Can You Put a Tile Backsplash on Drywall?

Installing a tile backsplash can transform the look of your kitchen or bathroom by adding a touch of style and visual interest. Many homeowners opt for tile backsplashes because they are attractive, easy to clean, and durable. However, before installing tile, it’s important to understand what type of wall surface it will be adhered to. Here’s what you need to know about installing a tile backsplash directly on drywall.

What is Drywall?

Drywall, also known as gypsum board or wallboard, is used to finish interior walls and ceilings in most homes. It consists of a gypsum plaster core sandwiched between two layers of heavy paper. Drywall is an excellent base for painting and applying wallpaper. It can also serve as a substrate for tile backsplashes.

Some key advantages of drywall:

  • Smooth, uniform surface for decorating
  • Easy to cut and install
  • Fire resistant
    -Absorbs sound
  • Economical option compared to other wall finishes

However, drywall also has some disadvantages that need to be considered for tile installation:

  • Porous and prone to water damage
  • Not very durable or rigid
  • Can sag over time if not properly supported

Challenges of Installing Tile on Drywall

While it’s possible to install tile backsplashes directly on drywall, there are some challenges to be aware of:

Lack of rigidity – Drywall alone does not provide a sturdy enough surface to support tile long-term. Tile is rigid and dense, while drywall is soft and prone to movement. This mismatch can lead to cracking grout and tile over time.

Moisture sensitivity – Drywall is easily damaged by moisture. Tile backsplashes see a lot of water exposure in kitchens and bathrooms. Water leakage can cause drywall to soften, swell, and crumble.

Heavy weight – Natural stone tiles, like granite and marble, are very dense and heavy. Large format tiles with thin profiles are also heavy. Drywall may not be able to support substantial weight without eventual sagging.

Surface irregularities – Drywall typically has minor bumps, seams, and dimples throughout. These imperfections can transfer through to the tile installation and become visible.

Preparing and Reinforcing Drywall for Tile

While installing backsplash tile directly on drywall comes with challenges, it is possible to reinforce walls for a successful end result:

  • Look for moisture-resistant drywall – Specialty drywall products such as greenboard are designed for high humidity areas.
  • Seal the surface – Coat drywall with primer and a waterproofing membrane before tiling. This seals pores and prevents moisture intrusion.
  • Use cement board – Cement board can be applied over drywall to provide a very rugged tile substrate. It adds strength and moisture resistance.
  • Add supportive materials – Fiberglass mesh tape and mortar can be used to cover seams and build up the installation surface. Backerboard provides rigidity.
  • Correct any underlying issues – Fix leaks, seal penetrations, and address sagging or damaged drywall before installing tile.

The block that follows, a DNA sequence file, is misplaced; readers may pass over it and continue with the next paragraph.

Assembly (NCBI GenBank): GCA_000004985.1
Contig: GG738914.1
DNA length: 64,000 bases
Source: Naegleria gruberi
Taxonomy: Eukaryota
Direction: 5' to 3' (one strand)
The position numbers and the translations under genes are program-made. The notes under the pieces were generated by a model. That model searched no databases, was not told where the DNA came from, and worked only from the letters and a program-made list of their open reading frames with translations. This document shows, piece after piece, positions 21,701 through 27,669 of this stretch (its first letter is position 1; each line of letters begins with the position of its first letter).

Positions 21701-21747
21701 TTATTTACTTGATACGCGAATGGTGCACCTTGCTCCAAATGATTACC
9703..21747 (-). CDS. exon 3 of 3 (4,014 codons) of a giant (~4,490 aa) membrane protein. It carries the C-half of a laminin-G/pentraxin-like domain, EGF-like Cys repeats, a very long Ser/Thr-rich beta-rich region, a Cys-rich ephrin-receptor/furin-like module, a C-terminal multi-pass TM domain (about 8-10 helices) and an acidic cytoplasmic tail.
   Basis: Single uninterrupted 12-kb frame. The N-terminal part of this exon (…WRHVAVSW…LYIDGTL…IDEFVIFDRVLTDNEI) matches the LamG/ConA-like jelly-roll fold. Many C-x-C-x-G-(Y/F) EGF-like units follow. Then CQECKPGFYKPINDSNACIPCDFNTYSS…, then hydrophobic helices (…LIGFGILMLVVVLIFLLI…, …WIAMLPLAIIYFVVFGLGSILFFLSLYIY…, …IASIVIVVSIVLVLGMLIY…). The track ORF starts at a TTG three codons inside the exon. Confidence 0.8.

Best Practices for Tiling on Drywall

If you plan to install a tile backsplash on drywall, either directly or after reinforcing, follow these best practices:

  • Select lightweight tile materials, like ceramic or mosaics. Avoid heavy natural stone.
  • Opt for smaller tile sizes and simple layouts. Large tiles are heavier and harder to support.
  • Include movement joints for grout lines. Allow at least 1/8-inch grout lines and use flexible grout.
  • Use a high quality thinset mortar suitable for drywall adhesion.
  • Consider adding a crack isolation membrane for protection.
  • Take extra care preparing the wall surface so tiles mounts smoothly without uneven areas.
  • Seal and finish edges of drywall to prevent moisture intrusion behind tiles.
  • Test a small area first to confirm tiles adhere properly before tiling the entire space.

FAQ About Tiling on Drywall

Can you put tile directly on drywall in a shower?

This is not recommended. Drywall typically cannot withstand the constant moisture and potential for water damage in a shower long-term. Use cement board or another waterproof backing.

What about using mastic adhesive rather than thinset mortar?

Mastic adhesives are not suitable for bonding tile to drywall. Mastic does not provide the strongest bond. Thinset mortars specifically designed for drywall provide optimal adhesion.

Should I remove existing drywall before installing a new tile backsplash?

Not necessarily. As long as your drywall is in good condition with no moisture damage, you can tile directly over it after proper surface preparation and reinforcement.

Can I install large format subway tiles on drywall?

It’s best to avoid heavier tiles and keep sizes under 4 inches when installing directly on drywall. Mosaics, penny tiles, and smaller subway styles are better options.

Is greenboard drywall sufficient for a kitchen backsplash?

Moisture-resistant greenboard provides more protection than regular drywall but still requires sealing and reinforcement before applying tile. Cement board is more ideal.


Installing tile backsplashes on drywall is a more complex process than tiling on cement board or other ideal substrates. However, with careful surface preparation and reinforcement, it may be accomplished successfully. The key is managing the inherent moisture sensitivity and lack of rigidity in drywall. For best results, opt for smaller tiles, use premium thinset mortar, and take steps to seal and strengthen walls before your tiling project. With proper planning and materials, you can end up with a beautiful new backsplash on drywall that lasts.